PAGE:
Bosentan, a nonselective endothelin receptor antagonist, is commonly used in older patients with PH. A retrospective study suggested that bosentan may be safe and effective for the treatment of PH in children as young as 9 months,40 but data are limited to case reports regarding its use in BPD infants. Monthly liver function testing is required to monitor for hepatotoxicity. Calcium channel blockers benefit some patients with PH, and short-term effects of CCB in infants with BPD have been reported.41,42 Nifedipine can acutely lower pulmonary artery pressure and PVR in children with BPD; however, some patients were acutely hypoxemic during this study, and the effects of nifedipine on pulmonary artery pressure were not different from the effects of supplemental oxygen alone. In comparison with an acute study of iNO reactivity in infants with BPD, the acute response to CCB was poor and some infants developed systemic hypotension. We generally use sildenafil or bosentan for chronic therapy of PH in infants with BPD.
Intravenous prostacyclin analogue (PGI2; epoprostenol, treprostinil) therapy has been used extensively in older patients with severe PH, and has been shown to improve survival of patients with advanced disease. PGI2 has been used in some infants with BPD and late PH,43 but concerns regarding its potential to worsen gas exchange due to increased ventilation-perfusion mismatching in the setting of chronic lung disease and systemic hypotension have limited its use in this setting. Although another stable PGI2 analogue, iloprost, is available for inhalational use, the need for frequent treatments (6-8 times daily) and occasional bronchospasm may be significant factors restricting its use in the setting of BPD.44
In addition to close monitoring of pulmonary status, infants with BPD and PH should be followed by serial echocardiograms, which should be obtained at least every 2-4 weeks with the acute initiation of therapy and at 4- to 6-month intervals with stable disease. Abrupt worsening of PH may reflect several factors, including the lack of compliance with oxygen therapy or medication use, but can be related to the progressive development of pulmonary vein stenosis or veno-occlusive disease). Repeat cardiac catheterization may be indicated for patients being treated for PH with vasodilator therapy who experience clinical deterioration, worsening PH by echocardiogram, or when echocardiogram measurements fail to provide adequate hemodynamic assessment of sicker patients. Frequently pulmonary vasodilators are continued through the winter cold and flu season, as patients with mild disease may have a severe PH exacerbation with a respiratory illness. We recommend weaning medications with serial normal or near-normal echocardiogram findings, and that the addition of biomarkers, such as pro-NT brain natriuretic peptide levels, may be useful for long-term follow-up.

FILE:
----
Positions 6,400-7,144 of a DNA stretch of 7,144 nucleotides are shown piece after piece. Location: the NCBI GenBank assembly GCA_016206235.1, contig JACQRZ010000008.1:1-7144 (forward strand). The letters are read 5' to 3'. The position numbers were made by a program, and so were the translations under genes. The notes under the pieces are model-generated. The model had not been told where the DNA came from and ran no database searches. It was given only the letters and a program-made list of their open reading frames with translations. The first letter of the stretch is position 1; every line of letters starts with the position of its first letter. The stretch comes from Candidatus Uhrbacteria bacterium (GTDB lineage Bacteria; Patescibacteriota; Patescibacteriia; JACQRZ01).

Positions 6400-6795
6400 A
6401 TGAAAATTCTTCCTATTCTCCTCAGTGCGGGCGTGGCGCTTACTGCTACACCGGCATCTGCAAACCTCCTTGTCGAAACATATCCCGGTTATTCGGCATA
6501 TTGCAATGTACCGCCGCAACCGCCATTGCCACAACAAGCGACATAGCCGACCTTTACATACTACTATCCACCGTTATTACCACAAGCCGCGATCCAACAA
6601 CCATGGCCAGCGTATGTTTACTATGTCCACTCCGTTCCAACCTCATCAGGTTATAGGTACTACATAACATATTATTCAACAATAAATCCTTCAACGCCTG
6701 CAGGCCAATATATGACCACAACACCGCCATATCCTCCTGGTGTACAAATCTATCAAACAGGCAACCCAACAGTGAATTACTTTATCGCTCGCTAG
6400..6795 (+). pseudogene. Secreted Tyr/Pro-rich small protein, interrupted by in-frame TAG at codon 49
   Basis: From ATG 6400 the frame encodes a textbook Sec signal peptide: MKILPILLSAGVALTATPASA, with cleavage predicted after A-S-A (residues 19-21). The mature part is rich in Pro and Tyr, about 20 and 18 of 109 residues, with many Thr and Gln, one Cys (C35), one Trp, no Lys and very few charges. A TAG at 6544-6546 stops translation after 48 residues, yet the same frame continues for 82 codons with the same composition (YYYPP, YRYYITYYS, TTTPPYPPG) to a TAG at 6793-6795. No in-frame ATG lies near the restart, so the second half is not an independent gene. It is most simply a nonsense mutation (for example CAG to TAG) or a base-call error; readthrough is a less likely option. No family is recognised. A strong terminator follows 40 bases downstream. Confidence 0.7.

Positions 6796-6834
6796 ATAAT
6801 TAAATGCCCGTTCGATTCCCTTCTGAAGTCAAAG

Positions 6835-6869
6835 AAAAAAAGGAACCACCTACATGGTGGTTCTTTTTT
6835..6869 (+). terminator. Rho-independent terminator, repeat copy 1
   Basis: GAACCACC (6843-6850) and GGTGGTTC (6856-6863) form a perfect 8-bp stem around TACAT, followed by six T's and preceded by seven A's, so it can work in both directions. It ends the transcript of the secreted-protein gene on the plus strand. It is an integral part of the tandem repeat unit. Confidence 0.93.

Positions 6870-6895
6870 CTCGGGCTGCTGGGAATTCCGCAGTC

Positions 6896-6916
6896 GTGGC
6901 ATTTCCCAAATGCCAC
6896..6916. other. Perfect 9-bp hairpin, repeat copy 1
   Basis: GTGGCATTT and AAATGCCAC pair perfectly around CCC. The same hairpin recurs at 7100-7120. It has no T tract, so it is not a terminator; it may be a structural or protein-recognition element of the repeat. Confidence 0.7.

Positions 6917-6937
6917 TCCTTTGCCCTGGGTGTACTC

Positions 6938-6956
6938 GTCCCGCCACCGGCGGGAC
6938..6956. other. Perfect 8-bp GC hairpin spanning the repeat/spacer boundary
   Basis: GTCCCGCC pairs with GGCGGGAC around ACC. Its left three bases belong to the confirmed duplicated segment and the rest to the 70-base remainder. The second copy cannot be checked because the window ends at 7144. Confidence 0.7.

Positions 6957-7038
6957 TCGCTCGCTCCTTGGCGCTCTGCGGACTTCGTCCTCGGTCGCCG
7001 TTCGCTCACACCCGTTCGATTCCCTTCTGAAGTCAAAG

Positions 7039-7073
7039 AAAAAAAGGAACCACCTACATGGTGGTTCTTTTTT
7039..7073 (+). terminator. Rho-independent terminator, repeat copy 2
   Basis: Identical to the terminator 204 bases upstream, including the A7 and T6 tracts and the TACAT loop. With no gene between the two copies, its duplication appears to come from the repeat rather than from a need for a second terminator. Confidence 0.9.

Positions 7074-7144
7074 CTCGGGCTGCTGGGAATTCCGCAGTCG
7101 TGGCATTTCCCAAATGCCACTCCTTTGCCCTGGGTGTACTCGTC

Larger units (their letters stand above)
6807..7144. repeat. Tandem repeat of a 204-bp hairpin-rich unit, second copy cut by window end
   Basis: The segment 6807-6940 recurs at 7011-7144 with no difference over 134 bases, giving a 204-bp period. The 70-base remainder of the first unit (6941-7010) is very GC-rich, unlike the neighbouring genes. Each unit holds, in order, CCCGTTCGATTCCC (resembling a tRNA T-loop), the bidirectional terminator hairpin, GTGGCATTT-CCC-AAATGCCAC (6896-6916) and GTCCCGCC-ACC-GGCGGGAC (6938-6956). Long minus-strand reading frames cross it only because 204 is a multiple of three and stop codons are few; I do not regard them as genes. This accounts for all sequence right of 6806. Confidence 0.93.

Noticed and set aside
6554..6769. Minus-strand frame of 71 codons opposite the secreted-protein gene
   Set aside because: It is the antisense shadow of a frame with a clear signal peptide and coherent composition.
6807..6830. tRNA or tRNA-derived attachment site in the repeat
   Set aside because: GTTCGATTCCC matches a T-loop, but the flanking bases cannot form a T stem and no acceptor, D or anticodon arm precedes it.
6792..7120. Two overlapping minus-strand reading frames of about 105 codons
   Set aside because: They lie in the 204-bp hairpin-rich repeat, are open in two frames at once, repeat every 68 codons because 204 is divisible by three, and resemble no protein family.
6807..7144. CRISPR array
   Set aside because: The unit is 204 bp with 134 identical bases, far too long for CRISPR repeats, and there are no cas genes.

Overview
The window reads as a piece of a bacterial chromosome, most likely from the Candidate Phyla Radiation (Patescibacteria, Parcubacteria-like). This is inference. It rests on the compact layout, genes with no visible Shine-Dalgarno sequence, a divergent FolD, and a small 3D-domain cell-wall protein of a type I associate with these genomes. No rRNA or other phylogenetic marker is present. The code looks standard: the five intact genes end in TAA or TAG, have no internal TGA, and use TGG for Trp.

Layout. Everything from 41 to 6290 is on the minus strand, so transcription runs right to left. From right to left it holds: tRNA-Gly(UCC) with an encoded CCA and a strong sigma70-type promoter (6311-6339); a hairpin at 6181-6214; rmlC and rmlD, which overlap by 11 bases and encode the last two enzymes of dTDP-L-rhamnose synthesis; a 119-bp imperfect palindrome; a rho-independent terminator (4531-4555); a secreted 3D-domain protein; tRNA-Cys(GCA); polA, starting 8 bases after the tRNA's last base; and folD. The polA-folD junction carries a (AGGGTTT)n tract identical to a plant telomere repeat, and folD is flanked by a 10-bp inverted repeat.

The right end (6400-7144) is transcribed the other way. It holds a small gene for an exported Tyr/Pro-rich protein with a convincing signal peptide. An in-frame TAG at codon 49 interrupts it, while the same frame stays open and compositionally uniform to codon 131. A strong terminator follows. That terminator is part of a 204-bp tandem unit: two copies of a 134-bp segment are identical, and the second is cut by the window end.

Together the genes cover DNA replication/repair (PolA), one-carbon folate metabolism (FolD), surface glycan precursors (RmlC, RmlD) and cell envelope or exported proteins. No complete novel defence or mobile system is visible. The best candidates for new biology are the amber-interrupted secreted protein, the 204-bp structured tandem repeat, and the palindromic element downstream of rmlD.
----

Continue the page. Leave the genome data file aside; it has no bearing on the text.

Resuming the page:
In summary, pulmonary vascular disease and PH contribute to the pathophysiology and outcomes of infants with BPD. Data are extremely limited regarding many aspects of PH in BPD, including the need to learn more about its natural history and prevalence, mechanisms that cause PH or contribute to progressive disease, and the relative risks and benefits of current therapeutic strategies. Although new therapies are now available for the treatment of PH, their role in the clinical care of severe BPD and improving long-term outcomes requires more thorough investigation.